Marketing is clearly a dark art, I am no expert. I have been advised by a friend to “tell people that I packed in my stressful job in the city, to do something I love.” because that is a story that people like to hear. The trouble is in my case it isn’t true. I packed in a stressful job in the city to do something as stressful because I wanted to build something great. I wanted the Wine Rides Holiday to exist so one day I could go on it.  My canned joke when customers ask do I love cycling is to reply, “No, I really love driving a van, moving other people stuff and setting up tents.”

Truthfully, I do love that because I see how much joy it brings people. Yesterday I spoke to two potential clients, and both were in love with Wine Rides concept. They told me they were booking on. When clients get in from a ride with a smile and give me an unsolicited update on how the saddle has made their bottom feel, and when I see them laying by their tent and taking in the glorious scenery I am really glad I set their tent up and moved their bag because I know that helped relax them. There really isn’t anything better than getting paid to work and having someone come up at the end of the trip and say “thank you”. That is amazing for me.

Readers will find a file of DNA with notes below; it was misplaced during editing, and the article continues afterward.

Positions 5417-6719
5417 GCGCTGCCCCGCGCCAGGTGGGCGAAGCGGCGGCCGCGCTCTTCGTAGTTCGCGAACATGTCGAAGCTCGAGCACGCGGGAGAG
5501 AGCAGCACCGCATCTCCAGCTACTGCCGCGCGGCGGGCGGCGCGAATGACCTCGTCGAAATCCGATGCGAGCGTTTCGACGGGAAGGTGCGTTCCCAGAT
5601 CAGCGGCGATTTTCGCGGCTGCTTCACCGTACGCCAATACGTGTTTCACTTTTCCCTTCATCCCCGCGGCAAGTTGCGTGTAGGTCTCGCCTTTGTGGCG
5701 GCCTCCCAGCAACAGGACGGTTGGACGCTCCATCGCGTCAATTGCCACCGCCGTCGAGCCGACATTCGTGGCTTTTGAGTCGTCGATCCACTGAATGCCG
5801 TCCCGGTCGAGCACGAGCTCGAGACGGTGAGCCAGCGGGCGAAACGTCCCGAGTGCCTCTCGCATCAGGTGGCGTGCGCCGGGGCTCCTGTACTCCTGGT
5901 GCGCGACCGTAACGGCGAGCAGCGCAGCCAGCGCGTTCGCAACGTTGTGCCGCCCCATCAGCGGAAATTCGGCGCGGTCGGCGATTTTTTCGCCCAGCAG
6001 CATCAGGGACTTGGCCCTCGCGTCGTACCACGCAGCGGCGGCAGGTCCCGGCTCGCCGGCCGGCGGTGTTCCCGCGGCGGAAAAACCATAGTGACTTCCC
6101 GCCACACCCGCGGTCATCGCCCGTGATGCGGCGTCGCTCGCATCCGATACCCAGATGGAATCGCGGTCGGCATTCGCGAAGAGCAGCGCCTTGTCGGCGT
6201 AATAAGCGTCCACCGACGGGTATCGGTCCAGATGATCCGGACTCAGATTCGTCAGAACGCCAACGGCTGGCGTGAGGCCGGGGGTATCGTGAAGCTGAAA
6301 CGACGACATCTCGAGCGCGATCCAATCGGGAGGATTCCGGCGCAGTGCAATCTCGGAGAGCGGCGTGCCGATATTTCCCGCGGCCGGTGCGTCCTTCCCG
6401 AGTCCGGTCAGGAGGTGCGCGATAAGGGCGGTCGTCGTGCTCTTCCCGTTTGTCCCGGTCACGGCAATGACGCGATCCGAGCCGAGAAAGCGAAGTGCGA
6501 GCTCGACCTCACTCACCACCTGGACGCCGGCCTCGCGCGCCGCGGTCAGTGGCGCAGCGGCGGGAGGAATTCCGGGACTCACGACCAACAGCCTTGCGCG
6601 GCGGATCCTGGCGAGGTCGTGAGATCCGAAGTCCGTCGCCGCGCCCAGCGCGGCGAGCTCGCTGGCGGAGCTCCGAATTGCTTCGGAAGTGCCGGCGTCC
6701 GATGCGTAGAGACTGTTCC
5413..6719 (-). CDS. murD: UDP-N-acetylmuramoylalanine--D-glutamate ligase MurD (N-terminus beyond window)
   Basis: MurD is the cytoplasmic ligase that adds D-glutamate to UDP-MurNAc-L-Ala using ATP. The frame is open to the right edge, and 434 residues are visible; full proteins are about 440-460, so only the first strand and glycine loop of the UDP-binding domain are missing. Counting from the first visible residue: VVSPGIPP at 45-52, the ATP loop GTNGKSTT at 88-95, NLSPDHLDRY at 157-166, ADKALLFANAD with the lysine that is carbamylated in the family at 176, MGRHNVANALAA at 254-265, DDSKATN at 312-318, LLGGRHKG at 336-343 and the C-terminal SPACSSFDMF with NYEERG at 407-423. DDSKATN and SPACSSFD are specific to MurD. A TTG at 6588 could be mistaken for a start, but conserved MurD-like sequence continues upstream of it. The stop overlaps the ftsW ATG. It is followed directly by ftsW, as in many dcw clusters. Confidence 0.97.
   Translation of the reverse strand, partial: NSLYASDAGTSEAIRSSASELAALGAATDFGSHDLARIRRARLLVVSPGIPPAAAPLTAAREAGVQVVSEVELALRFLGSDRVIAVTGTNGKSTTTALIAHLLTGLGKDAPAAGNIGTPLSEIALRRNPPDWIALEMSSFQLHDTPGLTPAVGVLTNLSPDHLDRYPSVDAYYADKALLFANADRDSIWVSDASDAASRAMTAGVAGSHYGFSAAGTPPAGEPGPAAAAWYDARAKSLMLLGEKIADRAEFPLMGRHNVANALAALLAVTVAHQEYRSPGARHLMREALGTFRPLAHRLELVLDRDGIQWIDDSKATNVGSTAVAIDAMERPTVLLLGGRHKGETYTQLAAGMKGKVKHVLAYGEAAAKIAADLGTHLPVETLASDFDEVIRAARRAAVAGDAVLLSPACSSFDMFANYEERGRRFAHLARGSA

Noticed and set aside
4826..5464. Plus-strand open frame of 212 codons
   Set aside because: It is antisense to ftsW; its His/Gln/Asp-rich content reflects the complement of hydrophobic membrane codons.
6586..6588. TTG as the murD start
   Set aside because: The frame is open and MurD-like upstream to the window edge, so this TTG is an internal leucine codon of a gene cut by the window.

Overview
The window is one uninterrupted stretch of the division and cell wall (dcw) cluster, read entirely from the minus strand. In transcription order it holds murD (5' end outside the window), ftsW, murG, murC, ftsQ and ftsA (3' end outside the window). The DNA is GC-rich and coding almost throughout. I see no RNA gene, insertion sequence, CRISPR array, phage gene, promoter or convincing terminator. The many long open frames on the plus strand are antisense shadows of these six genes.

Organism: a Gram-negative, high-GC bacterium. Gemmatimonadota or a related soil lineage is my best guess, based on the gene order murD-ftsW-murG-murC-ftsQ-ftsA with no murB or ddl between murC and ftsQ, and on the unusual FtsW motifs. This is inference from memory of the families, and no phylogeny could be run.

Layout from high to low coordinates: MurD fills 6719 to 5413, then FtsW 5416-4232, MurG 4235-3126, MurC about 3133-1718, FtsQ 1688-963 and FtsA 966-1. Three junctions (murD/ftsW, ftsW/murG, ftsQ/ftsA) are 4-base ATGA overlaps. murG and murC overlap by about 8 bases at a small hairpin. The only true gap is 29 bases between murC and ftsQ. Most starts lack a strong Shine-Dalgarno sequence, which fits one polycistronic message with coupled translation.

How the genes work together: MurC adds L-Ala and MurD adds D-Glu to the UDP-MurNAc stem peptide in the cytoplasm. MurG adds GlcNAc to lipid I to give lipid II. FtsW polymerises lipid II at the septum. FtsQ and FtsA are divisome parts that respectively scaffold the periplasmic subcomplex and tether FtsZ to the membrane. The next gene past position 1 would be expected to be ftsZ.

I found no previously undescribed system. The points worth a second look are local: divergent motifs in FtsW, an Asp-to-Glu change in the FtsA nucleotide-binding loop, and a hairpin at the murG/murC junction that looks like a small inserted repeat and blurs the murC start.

So personally I kind of feel for the designer, who designed American Eagle’s Aerie Real line of clothes http://on.ae.com/1hiu5SW. No doubt in bedrooms across the USA, friends are showing each other their new nickers and saying that they really like them.  When you work for a big organisation, it is so hard to get to hear that kind of positive feedback.

If this debate is as big as I think it is the people in the American Eagle office will be hearing about it, and no doubt are pained by some of the comments. The trouble is it’s easy for someone to bang their chest publically and say they “don’t want to buy pink nickers!” but few people will have a platform to stand up for those guys, so I thought would….

Tweet @winerides and let us know what you think!